Snowboard attitude commentary â€¦ again
As we highlighted last week, the energy in the snowboard area, located in the heart of the Mandalay Bay show floor was filled with shock value and party atmosphere. We're not sure exactly how much actual business was being conducted outside of the more professional booths such as Burton, Ride, Rossignol, etc., but we do know that copious amounts of alcohol were being consumed at many of the other, smaller company booths. Several of our readers pointed out that Sims, one of the rowdier and somewhat raunchier examples (porn star central by most accounts), even had a band scheduled to play in its booth that postponed because -- and this is just perfect -- they were in jail for some unknown reason.
Freeski garnering youthful attention, sans snowboarding debauchery
Freeski company booths appeared to be turning to old snowboard company tactics of featuring professional riders signing autographs and upbeat music, without, thankfully, the unprofessional and downright brainless need to simply drink and be wild for attention's sake. All you had to do was spend a few moments in front of the Orage, Armada or Line booths to feel the pulse and excitement of a category that appears to be experiencing the same meteoric growth that snowboarding once enjoyed. Overall, the twin-tip phenomena is attracting youthful skiers by the droves because of the skatepark appeal and livening up more traditional skiing attitudes simply because it is a new and fun way to play in the snow.
Helmets are finally in vogue
Thanks to improved fit systems, much better ventilation options, improved weight and an enhanced cool factor due to wild graphics and designs, helmets are rapidly turning into the hot accessory item (weird to think of something that saves lives as an accessory) for both skiing and snowboarding. Most of the major hat companies are also offering helmet liners and other types of headgear accessories that are deemed to be "helmet compatible."
Will the snowboard market go "soft"?
Though the outdoor specialty market has clearly embraced the soft shell concept (however confusing it may be), the snowboard market seems to still hold this stuff at arm's length. Consider a tale of two companies: At this year's SIA show, K2 Snowboarding went big with soft shell garments, introducing the Perimeter Series. The line includes about a dozen pieces (jackets and pants) and three soft shell technologies: a laminated three-layer system, three pieces made with Epic fabric, and a stretch jacket that has a windproof layer fused to a stretch microfleece. Add to this the half dozen pieces in the K2 Versa soft shell series, and you have a significant offering. While K2 went large with soft shells, Burton didn't go at all. When we wondered why the company had placed no emphasis on soft shells, Burton spokesperson Leigh Ault told SNEWS that the company's riders simply aren't asking for the stuff. In fact, when it comes to apparel technology, Burton's emphasis at SIA was on the Type Z jacket. It's made with Spaceloft, a silicon-encapsulated material that, according to press materials, "is 10 times warmer than your typical insulation and will never break down." The stuff was used to insulate the Mars rover, and the price is astronomical as well: $549.95. Our point is, Burton considers that its consumers favor bomber protection over the breathability of a soft shell, probably because the majority aren't generating serious heat on the hill. Still, K2 seems to think there's a snowboard market for soft shells, so we'll keep a lookout to see which way this thing slides.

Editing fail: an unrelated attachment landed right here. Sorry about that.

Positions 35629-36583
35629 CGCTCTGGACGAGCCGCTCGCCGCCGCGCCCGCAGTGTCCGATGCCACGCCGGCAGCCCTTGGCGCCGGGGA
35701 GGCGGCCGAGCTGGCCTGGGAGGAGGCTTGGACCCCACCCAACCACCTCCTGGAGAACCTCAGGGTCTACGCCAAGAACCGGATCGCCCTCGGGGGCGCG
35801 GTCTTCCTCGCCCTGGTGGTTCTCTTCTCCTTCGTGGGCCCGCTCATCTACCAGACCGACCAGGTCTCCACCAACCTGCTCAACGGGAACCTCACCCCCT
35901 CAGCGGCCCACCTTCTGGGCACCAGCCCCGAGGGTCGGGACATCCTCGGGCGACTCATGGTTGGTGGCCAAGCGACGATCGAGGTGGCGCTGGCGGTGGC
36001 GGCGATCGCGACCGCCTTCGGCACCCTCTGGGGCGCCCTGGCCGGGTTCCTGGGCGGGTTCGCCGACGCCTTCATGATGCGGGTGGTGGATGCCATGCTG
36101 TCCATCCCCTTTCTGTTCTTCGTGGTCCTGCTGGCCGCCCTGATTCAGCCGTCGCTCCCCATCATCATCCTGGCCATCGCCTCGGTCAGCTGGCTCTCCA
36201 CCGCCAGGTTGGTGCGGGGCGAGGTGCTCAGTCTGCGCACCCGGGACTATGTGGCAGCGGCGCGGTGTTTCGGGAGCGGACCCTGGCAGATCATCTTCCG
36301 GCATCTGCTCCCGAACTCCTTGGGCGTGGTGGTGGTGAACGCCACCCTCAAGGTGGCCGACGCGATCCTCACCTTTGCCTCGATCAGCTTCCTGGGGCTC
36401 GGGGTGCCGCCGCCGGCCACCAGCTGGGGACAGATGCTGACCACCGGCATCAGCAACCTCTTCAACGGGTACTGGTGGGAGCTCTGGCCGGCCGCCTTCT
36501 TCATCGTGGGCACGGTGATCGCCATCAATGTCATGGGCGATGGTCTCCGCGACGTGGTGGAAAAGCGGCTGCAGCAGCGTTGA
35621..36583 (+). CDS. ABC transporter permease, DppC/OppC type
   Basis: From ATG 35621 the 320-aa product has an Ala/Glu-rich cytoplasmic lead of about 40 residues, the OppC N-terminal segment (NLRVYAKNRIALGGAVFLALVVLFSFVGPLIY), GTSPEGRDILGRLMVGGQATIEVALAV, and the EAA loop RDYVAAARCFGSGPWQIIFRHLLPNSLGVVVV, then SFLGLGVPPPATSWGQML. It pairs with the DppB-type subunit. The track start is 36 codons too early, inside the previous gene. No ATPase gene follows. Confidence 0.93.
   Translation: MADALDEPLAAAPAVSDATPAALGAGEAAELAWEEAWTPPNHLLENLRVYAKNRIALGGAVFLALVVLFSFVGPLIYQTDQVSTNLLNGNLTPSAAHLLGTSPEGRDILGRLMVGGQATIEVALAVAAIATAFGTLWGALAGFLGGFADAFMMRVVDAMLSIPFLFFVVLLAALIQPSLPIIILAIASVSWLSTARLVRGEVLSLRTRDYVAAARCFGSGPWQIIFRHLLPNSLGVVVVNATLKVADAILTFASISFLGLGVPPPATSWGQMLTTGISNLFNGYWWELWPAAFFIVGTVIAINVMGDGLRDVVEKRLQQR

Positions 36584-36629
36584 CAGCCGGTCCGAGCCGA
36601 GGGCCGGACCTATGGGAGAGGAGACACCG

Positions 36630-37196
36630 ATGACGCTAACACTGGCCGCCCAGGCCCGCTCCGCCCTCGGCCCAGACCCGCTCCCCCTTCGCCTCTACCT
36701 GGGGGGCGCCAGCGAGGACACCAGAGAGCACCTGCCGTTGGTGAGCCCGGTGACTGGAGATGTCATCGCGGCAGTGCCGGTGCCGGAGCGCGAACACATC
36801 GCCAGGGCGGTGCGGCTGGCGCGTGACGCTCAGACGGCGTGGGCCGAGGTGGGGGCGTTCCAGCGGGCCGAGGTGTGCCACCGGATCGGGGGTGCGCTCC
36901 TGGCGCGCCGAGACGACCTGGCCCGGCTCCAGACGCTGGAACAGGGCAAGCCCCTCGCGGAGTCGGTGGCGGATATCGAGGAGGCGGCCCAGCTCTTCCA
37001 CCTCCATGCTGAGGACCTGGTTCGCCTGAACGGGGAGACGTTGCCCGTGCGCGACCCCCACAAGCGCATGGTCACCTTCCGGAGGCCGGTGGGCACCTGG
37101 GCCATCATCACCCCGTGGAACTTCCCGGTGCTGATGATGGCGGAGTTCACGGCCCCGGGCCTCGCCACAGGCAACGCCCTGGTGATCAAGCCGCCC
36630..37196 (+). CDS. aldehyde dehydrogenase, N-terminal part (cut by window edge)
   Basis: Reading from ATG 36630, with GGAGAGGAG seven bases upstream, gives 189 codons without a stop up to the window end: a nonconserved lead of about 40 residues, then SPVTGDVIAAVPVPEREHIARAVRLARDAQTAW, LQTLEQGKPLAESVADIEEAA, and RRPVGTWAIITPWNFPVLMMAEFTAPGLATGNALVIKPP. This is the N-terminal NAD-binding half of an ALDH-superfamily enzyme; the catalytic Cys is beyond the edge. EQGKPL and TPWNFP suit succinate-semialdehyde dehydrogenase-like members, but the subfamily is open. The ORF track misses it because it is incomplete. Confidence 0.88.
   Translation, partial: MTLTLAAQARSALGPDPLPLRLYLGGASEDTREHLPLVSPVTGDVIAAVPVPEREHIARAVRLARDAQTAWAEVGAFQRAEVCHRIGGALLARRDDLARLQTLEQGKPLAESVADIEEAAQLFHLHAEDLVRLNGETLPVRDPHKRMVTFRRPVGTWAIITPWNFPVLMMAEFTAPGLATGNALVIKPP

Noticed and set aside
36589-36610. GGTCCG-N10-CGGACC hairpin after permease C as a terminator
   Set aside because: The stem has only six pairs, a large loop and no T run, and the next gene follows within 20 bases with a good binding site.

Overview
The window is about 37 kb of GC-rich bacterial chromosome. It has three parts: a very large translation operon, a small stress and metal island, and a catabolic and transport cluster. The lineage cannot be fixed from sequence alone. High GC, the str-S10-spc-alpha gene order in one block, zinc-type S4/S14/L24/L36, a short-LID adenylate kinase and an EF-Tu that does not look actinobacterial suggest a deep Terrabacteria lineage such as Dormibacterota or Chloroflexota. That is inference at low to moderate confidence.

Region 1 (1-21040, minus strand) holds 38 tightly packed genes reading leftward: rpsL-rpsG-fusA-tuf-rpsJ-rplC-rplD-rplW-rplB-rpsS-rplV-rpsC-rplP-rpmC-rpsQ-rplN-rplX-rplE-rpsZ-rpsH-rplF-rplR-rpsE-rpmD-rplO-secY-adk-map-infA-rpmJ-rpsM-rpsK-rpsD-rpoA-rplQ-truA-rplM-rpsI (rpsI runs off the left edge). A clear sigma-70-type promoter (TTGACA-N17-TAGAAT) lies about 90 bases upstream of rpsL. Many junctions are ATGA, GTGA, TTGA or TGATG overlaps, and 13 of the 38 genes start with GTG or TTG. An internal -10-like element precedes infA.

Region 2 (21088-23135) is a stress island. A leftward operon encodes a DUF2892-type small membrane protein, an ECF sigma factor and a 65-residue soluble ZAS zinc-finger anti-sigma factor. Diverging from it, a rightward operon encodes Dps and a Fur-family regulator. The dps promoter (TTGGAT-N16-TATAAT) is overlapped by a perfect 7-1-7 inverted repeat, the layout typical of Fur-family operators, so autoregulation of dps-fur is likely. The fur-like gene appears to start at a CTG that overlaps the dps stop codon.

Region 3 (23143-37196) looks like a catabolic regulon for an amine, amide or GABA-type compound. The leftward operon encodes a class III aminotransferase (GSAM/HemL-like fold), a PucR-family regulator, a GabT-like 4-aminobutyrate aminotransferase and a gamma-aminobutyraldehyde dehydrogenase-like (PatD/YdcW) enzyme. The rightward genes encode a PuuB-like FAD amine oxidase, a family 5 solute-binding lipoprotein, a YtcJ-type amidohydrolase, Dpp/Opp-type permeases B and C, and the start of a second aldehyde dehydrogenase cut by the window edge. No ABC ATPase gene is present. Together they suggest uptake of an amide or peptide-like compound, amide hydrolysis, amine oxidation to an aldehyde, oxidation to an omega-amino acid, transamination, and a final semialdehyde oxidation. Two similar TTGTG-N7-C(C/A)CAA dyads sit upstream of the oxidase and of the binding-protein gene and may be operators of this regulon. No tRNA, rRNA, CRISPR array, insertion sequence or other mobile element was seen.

No, "fashion" is not a four-letter word
When wrap sunglasses stormed the market a few years ago, companies played up the idea that one pair of eyewear could, and should, take you from the hill to the streets. In fact, they almost seemed embarrassed to produce a purely fashionable product. From what we observed at this year's SIA show, fashion is no longer a dirty word, and companies have unwrapped a wall-full of high-quality, stylish products. "Lifestyle eyewear is a growing category for Smith," said Ryan Snyder, spokesperson for Smith. Sitting in the Smith booth, Snyder pointed out that new styles such as The Analyst, The Agent and The Studio are drawing lots of attention from buyers. After cruising the other booths, we'd say the biggest hit is the "aviator" look. And further out on the edge, there's buzz surrounding "Hollywood" styles, like the Lotus, Goddess and Cha-Cha from Velvet. Unlike much of Hollywood, there's substance in these shades -- 100 percent UVA and UVB protection, high optical-quality lenses and impact-resistant materials.
Ode to retro at Volant
Another ode to retro caught many newbies by surprise at the Volant booth. Powder skis with reverse sidecut (wider at the waist than at tips and tails) and reverse camber (profile like a whitewater canoe) haven't been on the market in decades. But the Spatula resurrects the idea, albeit with a dash of new technology and marketing. While this is a pricey alpine board ($900 retail), it's worth watching and is at least refreshing.
For better of for worse, it was just a matter of time until portable stereos were incorporated into ski clothing. Burton will offer a jacket that holds an Apple iPod MP3 player and has the control buttons on the outside of the shell--this is just the beginning for the electronification of outdoor clothing. Similarly, Giro introduced earphones that attach to three of their ski helmets for use with portable players. No word yet from personal injury lawyers on when the first lawsuit will be filed.
New kid on the block -- AK Skis
It's rare to see new companies jumping into a struggling market but sometimes the new kid on the block is just what specialty retailers need. Designed by industry veteran Aldo Kuonen and built in Switzerland, the new AK ski line includes one model suitable for the backcountry crowd (ProRide). Go to www.akski-usa.com